What we find particularly surprising is that the Lidi village has been swept away by an ordinary monsoon following completion of the five-yearly reconstruction phase of disaster resilience. Following the 2015 earthquakes and other geo-climatic disasters that affected Lidi settlements, a significant amount of reconstruction work had sought to make villages disaster-resilient. The resilience building interventions expanded roads, constructed new bridges, created new cluster of houses and public facilities such as schools, health centres, market places and drainage systems. Ironically, these very resilience-enhancing activities appear to have escalated disaster risks. This is because these new infrastructures have altered the natural drainage pattern of the areas, particularly in the areas where large scale earth moving machineries (commonly known as “dozers”) are used without following a resilience protocol. Besides, questions have also arisen whether these new settlements and infrastructures were designed to withstand the 50 to 100 yearly cycles of cloudbursts or floods. Without reassessments of geo-climatic risks and risk integrated settlement planning, Nepal is headed to more frequent and severe landslides in its fragile mountains.
A key way forward is to strengthen municipality level geo-climatic hazard risks monitoring capacity. Currently, the local and provincial governments are in the process of strengthening their planning and monitoring divisions. Ensuring a socio-geological unit with expertise on geo-climatic hazard risk monitoring is critically important to augment science and voice of the vulnerable communities. Installation of automated weather monitoring station would be immensely useful to address the data gap.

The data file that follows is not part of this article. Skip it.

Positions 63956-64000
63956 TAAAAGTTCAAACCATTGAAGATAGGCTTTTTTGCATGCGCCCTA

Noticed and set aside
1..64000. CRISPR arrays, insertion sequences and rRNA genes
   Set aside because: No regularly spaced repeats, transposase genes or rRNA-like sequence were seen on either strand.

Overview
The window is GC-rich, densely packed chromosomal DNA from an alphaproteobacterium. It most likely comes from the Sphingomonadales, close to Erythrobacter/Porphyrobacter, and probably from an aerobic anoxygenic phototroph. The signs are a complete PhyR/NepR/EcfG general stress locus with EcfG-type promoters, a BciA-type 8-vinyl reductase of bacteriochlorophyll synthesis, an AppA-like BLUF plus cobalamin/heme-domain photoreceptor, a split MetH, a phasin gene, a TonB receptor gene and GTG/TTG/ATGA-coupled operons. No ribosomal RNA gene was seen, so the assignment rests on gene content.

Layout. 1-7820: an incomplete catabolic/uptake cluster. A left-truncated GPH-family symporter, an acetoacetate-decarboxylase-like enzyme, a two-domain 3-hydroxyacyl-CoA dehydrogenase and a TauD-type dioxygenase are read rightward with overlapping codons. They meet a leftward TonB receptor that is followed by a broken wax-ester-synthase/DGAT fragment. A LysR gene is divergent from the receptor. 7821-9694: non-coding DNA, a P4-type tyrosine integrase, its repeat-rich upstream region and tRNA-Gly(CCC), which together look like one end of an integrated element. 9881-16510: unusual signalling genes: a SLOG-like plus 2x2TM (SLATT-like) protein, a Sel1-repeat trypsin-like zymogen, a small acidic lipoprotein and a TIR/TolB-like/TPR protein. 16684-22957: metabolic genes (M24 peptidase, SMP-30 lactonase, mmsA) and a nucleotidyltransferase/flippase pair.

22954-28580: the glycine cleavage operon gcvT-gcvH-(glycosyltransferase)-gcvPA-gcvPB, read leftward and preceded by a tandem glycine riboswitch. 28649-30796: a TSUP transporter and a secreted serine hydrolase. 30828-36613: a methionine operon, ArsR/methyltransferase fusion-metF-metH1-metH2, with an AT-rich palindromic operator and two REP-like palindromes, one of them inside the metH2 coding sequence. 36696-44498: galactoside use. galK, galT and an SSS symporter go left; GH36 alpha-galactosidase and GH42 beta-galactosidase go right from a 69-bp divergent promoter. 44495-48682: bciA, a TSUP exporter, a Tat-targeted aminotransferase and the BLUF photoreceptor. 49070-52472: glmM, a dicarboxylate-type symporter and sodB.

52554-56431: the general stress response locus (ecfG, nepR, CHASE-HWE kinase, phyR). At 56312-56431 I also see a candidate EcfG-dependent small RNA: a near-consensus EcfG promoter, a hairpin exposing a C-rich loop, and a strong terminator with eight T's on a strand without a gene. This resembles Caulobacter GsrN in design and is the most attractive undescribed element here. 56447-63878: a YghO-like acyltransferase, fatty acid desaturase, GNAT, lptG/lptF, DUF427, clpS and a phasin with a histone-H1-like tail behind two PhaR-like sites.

To strengthen disaster risk management capacity, sustained efforts are needed to understand the dual edge nature of water induced disaster risks of ‘too much water’ causing flood (in the monsoon) and ‘too little’ water causing drought and agricultural failures (dry season). Multi-hazard risk assessment and comprehensive approach to building resilience are crucial. Experience from around the world shows that a suite of solutions exists to minimize the dual edge disaster risk of water (from rain water harvesting or management, spring conservation, watershed protection to local water markets). However, these solutions can work only when appropriate development planning and accountable governing mechanisms are operational at the community through local government to the federal levels.
Dr Dahal is climate analyst affiliated with Southasia Institute of Advanced Studies and Nepal Water Conservation Foundation. Email:email@example.com
Dr Ojha is associated with Southasia Institute of Advanced Studies (Nepal) and University of Canberra and the Institute for Studyy and Development Worldwide (Australia). Email: firstname.lastname@example.org